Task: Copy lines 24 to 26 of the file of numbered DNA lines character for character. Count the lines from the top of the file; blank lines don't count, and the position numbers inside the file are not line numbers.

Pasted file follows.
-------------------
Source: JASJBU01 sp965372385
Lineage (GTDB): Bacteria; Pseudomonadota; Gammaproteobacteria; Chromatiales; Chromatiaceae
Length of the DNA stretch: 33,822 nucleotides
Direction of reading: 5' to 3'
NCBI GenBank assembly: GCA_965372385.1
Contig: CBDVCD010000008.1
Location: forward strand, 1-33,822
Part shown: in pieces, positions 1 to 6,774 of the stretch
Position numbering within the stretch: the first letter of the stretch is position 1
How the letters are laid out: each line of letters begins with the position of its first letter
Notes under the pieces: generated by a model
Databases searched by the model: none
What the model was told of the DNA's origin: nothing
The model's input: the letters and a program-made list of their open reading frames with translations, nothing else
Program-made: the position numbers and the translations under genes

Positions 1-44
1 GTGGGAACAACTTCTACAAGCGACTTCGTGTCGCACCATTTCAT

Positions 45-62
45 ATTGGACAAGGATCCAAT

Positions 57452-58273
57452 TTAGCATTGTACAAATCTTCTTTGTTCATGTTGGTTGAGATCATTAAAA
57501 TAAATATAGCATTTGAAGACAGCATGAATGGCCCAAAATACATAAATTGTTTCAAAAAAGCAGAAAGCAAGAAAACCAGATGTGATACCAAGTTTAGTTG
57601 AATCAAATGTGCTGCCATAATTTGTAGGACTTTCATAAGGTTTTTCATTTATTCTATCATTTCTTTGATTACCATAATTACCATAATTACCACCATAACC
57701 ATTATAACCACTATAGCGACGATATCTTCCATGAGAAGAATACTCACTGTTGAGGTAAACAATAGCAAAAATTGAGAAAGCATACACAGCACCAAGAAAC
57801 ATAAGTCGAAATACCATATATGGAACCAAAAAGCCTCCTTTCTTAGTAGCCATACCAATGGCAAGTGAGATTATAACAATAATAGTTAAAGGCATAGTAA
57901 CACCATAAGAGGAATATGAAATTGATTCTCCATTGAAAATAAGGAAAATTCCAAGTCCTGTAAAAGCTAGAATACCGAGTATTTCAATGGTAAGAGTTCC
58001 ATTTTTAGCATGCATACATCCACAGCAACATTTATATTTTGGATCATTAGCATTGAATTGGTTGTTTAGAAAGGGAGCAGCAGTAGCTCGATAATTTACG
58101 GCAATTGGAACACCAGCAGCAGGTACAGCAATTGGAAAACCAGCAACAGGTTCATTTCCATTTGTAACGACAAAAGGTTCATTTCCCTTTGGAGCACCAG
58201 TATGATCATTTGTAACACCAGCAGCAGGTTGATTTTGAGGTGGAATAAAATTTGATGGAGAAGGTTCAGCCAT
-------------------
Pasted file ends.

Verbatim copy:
57701 ATTATAACCACTATAGCGACGATATCTTCCATGAGAAGAATACTCACTGTTGAGGTAAACAATAGCAAAAATTGAGAAAGCATACACAGCACCAAGAAAC
57801 ATAAGTCGAAATACCATATATGGAACCAAAAAGCCTCCTTTCTTAGTAGCCATACCAATGGCAAGTGAGATTATAACAATAATAGTTAAAGGCATAGTAA
57901 CACCATAAGAGGAATATGAAATTGATTCTCCATTGAAAATAAGGAAAATTCCAAGTCCTGTAAAAGCTAGAATACCGAGTATTTCAATGGTAAGAGTTCC